Antarctic adventurer Tim Jarvis has gained wisdom, and wounds, challenging some of the world’s wildest terrain.
IN ANTARCTICA, there is a hair’s breadth separation between life and death. ”If you travel too slowly,” says explorer Tim Jarvis, ”you don’t generate enough body heat to keep your extremities alive. If you go too fast, you sweat and that sweat freezes and you start losing fingers and toes.”
Jarvis was aged 34 when he and fellow adventurer Peter Treseder set a 47-day record for a journey to the South Pole in 1999.
About 300 kilometres short of the destination, having lost sight of Treseder, Jarvis stopped to fix the broken harness on his sled. That meant removing three of the four layers of gloves.
”You have no dexterity otherwise,” says Jarvis, who took too long on the repair. ”I lost sensation right up to the elbows and the feeling has never returned in the tip of the right thumb.”
Similarly, the nerves died in his right toe in a later expedition after one of the hobnails on the sole of his left boot scuffed the side of the right boot, cutting a five-centimetre gash.
By the time he was able to erect a tent and suture the cut shut, the toe was doomed.
Jarvis carries an array of polar war wounds. He has three molars missing from his mouth – metal fillings froze, shrank and dropped out, destroying the teeth – but these are minor considerations in the icy south.
This is the unforgiving land where, in 1912-13, Australian explorer Douglas Mawson’s two companions – and Britain’s Robert Scott and four companions – all lost their lives.
Such perils seem only to have encouraged Jarvis, a giant of a man at 196 centimetres tall and 104 kilograms who has challenged the world’s wildest terrains, starting with a 500-kilometre dash across the ice sheet of Norway’s Spitsbergen Island in 1996.
He and a school friend hauled sleds stacked with provisions and weighing about 104 kilograms each. ”And we had a .303 rifle for protection against polar bears,” he says.
After a month of temperatures down to minus 40 degrees, the pair arrived at their destination, Longyearbyen, on the island’s west coast.
In 2002, Jarvis trekked over 400 kilometres of ice to the North Pole and in 2007, he re-created the Mawson expedition, producing a TV documentary and book.
He took along a fellow expeditioner, Russian-born John Soukalo, to fill the medical role of Xavier Mertz, a Swiss doctor who died on Mawson’s return journey.
A third member of Mawson’s team, Belgrave Ninnis, had fallen down a crevasse with a sled containing most of the provisions.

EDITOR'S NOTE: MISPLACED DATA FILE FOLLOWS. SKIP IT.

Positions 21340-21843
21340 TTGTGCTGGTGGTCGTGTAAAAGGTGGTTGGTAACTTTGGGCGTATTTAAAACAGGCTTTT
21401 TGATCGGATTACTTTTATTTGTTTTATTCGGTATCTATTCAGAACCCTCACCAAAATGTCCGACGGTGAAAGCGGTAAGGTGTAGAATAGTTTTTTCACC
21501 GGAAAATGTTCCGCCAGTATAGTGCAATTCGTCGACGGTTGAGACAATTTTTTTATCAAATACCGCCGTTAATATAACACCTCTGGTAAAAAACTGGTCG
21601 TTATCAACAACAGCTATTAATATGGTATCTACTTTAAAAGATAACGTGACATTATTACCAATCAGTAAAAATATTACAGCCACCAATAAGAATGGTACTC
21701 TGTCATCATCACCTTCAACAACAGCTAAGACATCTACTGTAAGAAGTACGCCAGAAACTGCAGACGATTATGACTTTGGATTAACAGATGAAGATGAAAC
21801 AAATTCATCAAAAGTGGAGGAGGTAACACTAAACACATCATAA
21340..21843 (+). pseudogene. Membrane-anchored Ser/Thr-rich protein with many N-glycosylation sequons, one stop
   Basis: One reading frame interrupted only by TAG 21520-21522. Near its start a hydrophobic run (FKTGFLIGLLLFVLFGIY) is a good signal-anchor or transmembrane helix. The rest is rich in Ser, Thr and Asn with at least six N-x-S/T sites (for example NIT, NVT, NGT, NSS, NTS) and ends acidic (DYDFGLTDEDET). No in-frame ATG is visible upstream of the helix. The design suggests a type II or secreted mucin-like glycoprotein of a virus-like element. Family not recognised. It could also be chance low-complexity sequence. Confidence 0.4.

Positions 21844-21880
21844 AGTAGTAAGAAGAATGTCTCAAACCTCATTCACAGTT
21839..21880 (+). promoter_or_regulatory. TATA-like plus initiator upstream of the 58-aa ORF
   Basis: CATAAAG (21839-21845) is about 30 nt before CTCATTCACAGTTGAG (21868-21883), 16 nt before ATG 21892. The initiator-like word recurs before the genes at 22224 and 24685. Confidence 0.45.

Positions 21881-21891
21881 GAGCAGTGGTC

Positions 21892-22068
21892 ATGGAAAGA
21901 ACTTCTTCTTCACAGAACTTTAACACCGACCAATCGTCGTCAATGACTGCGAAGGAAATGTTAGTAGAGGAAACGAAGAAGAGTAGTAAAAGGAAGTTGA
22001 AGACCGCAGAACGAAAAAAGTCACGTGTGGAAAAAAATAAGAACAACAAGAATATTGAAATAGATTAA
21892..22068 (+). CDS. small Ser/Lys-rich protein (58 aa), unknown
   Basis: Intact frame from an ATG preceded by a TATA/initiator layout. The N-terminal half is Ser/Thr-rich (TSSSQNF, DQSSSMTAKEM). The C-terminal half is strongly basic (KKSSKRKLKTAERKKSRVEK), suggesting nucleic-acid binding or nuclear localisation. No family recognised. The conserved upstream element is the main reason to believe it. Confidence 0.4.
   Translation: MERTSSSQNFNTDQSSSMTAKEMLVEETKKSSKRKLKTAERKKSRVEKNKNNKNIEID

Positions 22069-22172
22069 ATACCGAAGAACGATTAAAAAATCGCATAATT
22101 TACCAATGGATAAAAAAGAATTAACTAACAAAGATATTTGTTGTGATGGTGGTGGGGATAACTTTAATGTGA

Last week, on a suitably bleak day, Adelaide-based Jarvis was in Melbourne lining up sponsorship for his next venture into the frozen south – re-creating the 1914-16 journey of Ernest Shackleton, whose ship, the Endurance, was crushed in the pack ice.
This time the Jarvis mission – beginning in January – includes a perilous voyage in a small lifeboat from Elephant Island to South Georgia Island.
That is the voyage made by Shackleton and five others to seek help, successfully saving all 28 on the expedition. The vessel is a purpose-built replica of the original, the James Caird, which is on permanent display at Dulwich College, London. Why this persistent urge to dice with death? Jarvis, a British-born environmental scientist and father of two, sees expeditions as a ”microcosm of life” where you choose the problems you face rather than have life thrust them at you.
”On an expedition, you know the risk,” he says. ”Wind, crevasses, frostbite, that sort of thing. You put yourself in a difficult situation and see how you handle it, how resourceful you can be. That’s what it’s all about for me.”
And it is not only the icy wastes that attract him. Jarvis trekked across the Great Victoria Desert in 2001 in the longest unsupported Australian desert crossing on record, covering 1100 kilometres in 29 days.
In 2004, he and mate Ben Kozel paddled 200 kilometres down the Warburton River before hauling their provisions another 100 kilometres across the salt crust of the dry Lake Eyre.
How long can this 46-year-old keep pushing himself?
A fair while yet. After the Shackleton trip, Jarvis has his eye on Papua New Guinea – an expedition covering a mere 2200 kilometres.
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